Canada’s assassination claim further divides its Indian diaspora

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TORONTO – The stunning allegation that India was behind the assassination of a Sikh separatist leader in British Columbia has revived long-simmering tensions within Canada’s Indian diaspora.

It is pitting staunch Hindu nationalists against supporters of the creation of an independent Sikh state called Khalistan.

In October 2022, in the neighboring city of Mississauga, police broke up a fight in which one man was slightly injured after a crowd, carrying Indian and Khalistan flags, became unruly during a Diwali celebration.

In March, a Punjabi radio journalist covering a protest in Surrey of an Indian high commissioner’s visit was attacked by demonstrators.

These episodes underscore the challenges that Canada faces following Prime Minister Justin Trudeau’s claim on Monday that India was responsible for the killing of a Canadian Sikh leader.

Mr Harjeet Singh Nijjar was fatally shot in June outside a temple in Surrey, a suburb of Vancouver.

Mr Trudeau’s allegations have set off a diplomatic skirmish as the country seeks India’s cooperation with its investigation into Mr Nijjar’s killing.

The long-running, tense and sometimes combative relationship between extremists on both sides threatens to spill over into new violence as their members are either empowered or enraged by Mr Trudeau’s allegation.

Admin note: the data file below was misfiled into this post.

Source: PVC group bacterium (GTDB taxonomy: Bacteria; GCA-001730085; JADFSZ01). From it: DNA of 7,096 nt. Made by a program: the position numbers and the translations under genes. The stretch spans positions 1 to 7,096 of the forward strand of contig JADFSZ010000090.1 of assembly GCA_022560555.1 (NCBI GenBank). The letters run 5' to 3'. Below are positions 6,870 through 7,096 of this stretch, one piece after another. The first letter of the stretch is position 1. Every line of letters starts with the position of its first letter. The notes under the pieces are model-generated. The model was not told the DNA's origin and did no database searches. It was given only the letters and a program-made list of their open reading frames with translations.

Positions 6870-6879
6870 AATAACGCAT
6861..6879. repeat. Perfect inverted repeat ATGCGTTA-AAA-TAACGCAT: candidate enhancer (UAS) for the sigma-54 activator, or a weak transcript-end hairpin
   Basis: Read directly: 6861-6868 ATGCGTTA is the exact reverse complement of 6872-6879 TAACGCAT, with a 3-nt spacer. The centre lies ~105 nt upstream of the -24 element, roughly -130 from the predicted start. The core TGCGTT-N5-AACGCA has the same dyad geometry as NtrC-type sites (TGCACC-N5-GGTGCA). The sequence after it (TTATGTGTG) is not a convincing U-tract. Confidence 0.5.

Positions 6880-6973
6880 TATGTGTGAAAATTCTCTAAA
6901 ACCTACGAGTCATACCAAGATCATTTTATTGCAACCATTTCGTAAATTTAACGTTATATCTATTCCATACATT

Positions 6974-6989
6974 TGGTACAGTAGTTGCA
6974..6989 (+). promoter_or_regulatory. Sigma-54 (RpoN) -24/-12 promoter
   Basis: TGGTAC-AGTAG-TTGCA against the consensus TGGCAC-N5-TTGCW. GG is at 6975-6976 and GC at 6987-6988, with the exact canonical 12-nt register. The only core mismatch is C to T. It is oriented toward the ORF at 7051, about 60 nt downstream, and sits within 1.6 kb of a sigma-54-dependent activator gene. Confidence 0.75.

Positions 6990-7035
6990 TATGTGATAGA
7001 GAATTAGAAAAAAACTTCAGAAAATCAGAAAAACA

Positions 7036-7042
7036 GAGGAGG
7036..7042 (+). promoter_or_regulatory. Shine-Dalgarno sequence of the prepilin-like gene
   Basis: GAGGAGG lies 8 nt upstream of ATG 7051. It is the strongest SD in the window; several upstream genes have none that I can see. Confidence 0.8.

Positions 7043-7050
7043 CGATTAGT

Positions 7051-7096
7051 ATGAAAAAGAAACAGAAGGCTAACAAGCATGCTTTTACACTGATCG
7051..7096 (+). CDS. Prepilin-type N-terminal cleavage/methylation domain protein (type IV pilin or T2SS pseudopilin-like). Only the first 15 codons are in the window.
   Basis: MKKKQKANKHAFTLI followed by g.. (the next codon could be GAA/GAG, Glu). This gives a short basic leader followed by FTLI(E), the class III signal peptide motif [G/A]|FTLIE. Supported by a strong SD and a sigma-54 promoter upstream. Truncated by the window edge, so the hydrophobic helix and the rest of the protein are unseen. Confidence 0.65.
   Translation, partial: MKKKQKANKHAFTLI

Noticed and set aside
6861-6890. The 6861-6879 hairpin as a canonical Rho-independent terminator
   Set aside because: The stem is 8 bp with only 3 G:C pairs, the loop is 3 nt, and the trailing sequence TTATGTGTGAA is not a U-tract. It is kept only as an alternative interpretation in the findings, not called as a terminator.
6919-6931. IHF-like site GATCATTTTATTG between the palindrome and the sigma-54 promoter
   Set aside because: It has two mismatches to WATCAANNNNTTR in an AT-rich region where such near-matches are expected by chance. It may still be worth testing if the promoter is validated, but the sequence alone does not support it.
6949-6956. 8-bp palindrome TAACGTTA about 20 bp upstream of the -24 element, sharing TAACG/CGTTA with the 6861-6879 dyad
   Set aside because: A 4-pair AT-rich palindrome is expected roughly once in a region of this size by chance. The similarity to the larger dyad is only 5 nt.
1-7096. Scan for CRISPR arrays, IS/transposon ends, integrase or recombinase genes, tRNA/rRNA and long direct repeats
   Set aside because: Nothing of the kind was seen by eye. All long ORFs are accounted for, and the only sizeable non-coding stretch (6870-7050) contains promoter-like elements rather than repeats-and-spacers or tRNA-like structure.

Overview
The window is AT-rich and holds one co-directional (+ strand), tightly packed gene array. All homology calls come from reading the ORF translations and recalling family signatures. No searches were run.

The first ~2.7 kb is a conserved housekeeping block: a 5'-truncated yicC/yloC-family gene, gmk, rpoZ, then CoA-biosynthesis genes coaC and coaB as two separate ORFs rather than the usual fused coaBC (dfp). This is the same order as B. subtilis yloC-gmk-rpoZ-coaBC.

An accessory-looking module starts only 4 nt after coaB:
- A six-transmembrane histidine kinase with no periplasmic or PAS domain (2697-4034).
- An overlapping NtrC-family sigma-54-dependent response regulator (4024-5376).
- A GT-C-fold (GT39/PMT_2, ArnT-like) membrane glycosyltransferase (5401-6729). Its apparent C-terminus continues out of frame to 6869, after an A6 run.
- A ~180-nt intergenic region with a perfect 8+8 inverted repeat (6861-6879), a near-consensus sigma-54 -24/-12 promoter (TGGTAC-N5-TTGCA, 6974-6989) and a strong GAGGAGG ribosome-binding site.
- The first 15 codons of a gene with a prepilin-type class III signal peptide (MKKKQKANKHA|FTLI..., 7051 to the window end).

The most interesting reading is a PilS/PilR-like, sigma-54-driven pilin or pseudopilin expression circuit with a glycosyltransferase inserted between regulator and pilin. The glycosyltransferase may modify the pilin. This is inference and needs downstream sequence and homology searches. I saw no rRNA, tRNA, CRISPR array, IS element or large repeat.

Canada has long said that anti-India protests by Sikhs, provided they are not violent, are constitutionally protected free speech.

But a senior federal government official, who spoke on the condition of anonymity to discuss sensitive information, said the country recognises there is a need to find a way to rein in more extreme and inflammatory actions.

Canada is home to the world’s largest Sikh population outside India. They constitute about 2.1 per cent of the North American country’s total population. At roughly 770,000 people, Sikhs make up just over half of all people with Indian heritage in Canada.

An episode in June prompted an objection from India’s foreign minister, S. Jaishankar. That month, a march in Brampton, Ontario, a city west of Toronto, included a parade float presented by Sikh nationalists that mocked the assassination of Indira Gandhi, who was killed in 1984 by two of her Sikh bodyguards.

Speaking at a news conference several days later in New Delhi, Mr Jaishankar called attention to a video on social media that showed the parade float.

“I think it’s not good for the relationship, and I think it’s not good for Canada,” he said.

In July 2022, the murder of another Sikh man stoked fears of targeted killings in the Sikh community in Surrey.

EMEA Tribune is not involved in this news article, it is taken from our partners and or from the News Agencies. Copyright and Credit go to the News Agencies, email [email protected]

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